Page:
As far as which area of the Grande to model, that has evolved over the years. Like most Grande geeks, I was smitten with the tunnel district west of Denver and spent some time driving around the mountains to access the railroad. I was pretty committed to that until two things happened; I went through a divorce many years later which stopped my Moffat Road in its tracks at the hidden return loop benchwork stage. As i was putting my life back in order, Mike Danneman's gorgeous Moffat Road was taking shape and I decided it that it would be hard to even come close to what he accomplished.

    So I went looking for a new love. Dated the Craig Branch for a little. Was smitten with Phippsburg and the Edna mine area. Loved the twin bridges in Rock Creek Canyon, but could never find much info about the very remote Egeria Canyon. While I knew the Yampa Valley Mail, all the other traffic would be coal drags which seemed liek a drag and they simply wasn't enough traffic on that branch. Then opened up one of my Grande books that had a picture of Helper, Utah with the escarpment towering behind it. Perfect for N scale I thought. As I researched the Utah portion of the Grande they had the castle Gate rock formation, tunnels (Nolan and Kyune with cool track arrangements heading westbound) a couple large industries (Carbon power plant and the coal washer/tipple by Castle Gate). Throw in the proverbial railroad town of Castle Gate and center sidings ( which I always thought were cool on the UP) and viola! I had a new love.
  4. Dave1905

    Dave1905 TrainBoard Member

    I originally modeled a freelance club layout, then decided to model the Penn Central, shifted to the PRR, but decided both of those were too big. Started modeling the LV but it had mostly Alcos and in those days there weren't a lot of good running Alco engines. Shifted over to the RDG in 1970, smaller railroad, more engines available. Then modeled the MP for a while, but decided to go back to the RDG. Eventually modeled a fictional branch freelanced after a branch and an industrial area near where I grew up. Got tired of freelancing and decided to pick a more prototypical branch, settled on the Wilmington & Northern Branch. Backdated from 1970 to 1948-1952 Built a layout and had it operating.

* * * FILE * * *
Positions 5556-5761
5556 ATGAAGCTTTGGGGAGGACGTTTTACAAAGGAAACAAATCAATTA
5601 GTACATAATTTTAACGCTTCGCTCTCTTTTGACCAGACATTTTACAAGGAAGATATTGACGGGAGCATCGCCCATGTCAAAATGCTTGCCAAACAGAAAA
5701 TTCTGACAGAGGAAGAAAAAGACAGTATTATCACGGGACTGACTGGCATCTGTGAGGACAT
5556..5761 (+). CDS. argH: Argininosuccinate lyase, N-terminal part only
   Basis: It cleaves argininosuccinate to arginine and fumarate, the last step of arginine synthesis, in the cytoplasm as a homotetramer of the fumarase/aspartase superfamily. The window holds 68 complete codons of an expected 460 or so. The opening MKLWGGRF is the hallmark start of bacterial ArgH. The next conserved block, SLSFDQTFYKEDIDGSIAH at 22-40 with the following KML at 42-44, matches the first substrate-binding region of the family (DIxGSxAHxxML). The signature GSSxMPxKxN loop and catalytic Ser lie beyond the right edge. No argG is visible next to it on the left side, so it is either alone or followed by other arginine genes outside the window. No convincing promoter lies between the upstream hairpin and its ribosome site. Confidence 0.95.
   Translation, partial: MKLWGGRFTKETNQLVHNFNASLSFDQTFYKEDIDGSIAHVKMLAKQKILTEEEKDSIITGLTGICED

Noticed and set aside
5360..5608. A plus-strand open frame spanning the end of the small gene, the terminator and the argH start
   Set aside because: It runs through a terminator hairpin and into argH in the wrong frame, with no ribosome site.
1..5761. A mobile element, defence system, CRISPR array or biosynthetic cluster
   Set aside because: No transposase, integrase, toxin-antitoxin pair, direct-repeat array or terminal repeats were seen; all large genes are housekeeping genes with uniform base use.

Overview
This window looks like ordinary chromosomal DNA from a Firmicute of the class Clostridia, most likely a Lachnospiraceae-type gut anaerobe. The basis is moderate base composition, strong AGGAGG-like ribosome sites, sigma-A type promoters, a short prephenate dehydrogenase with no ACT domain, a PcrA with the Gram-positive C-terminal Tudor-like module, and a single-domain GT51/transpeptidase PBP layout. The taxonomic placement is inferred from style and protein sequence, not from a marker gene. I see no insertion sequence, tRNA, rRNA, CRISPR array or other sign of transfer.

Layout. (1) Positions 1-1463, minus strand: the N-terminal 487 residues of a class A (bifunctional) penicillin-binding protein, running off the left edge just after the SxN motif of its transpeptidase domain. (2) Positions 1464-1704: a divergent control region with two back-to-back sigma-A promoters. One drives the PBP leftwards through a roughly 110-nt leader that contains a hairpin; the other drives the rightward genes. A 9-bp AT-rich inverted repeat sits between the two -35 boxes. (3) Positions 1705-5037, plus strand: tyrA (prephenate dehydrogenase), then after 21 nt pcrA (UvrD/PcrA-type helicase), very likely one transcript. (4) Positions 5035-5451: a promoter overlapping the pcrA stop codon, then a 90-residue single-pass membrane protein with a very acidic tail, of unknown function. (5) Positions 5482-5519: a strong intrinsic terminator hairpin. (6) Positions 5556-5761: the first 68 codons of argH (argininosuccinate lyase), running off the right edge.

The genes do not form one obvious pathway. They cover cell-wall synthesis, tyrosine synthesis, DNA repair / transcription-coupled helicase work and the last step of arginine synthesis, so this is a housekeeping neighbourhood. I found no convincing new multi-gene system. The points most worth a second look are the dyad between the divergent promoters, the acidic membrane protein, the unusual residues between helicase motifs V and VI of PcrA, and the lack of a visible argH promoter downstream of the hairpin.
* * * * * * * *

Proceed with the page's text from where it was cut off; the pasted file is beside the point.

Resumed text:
I had always like the EBT and was intrigued by the work of Irv Schulz. Got to operate on Rev. Gerry McGee's P&P layout set in 1906. Finally pushed me over the edge and decided to backdate again to 1900-1905. Built a layout, moved, rebuilt the layout in the same era. That's where I am now.
    nscalestation, SP-Wolf and Joe Lovett like this.
  5. Dave1905

    Dave1905 TrainBoard Member

    Been there, done that, several times.

    Advantages of following a prototype:
    1. You know where the railroad goes and what it does, what industries it serves.
    2. Its cheaper, you aren't tempted to buy one of everything, you tend to just buy what you need.
    3. If you like history, its fun to dig up information.
    4. You don't have to explain stuff. If people don't like what I've done, I tell them to find Sherman and Peabody, borrow the "Way Back Machine" and go explain it to the guys in 1900 that they are doing wrong.
    5. Normally the next step is to explain who Sherman and Peabody are.
    You certainly don't have to but it can be a lot of fun if you like a challenge if you do.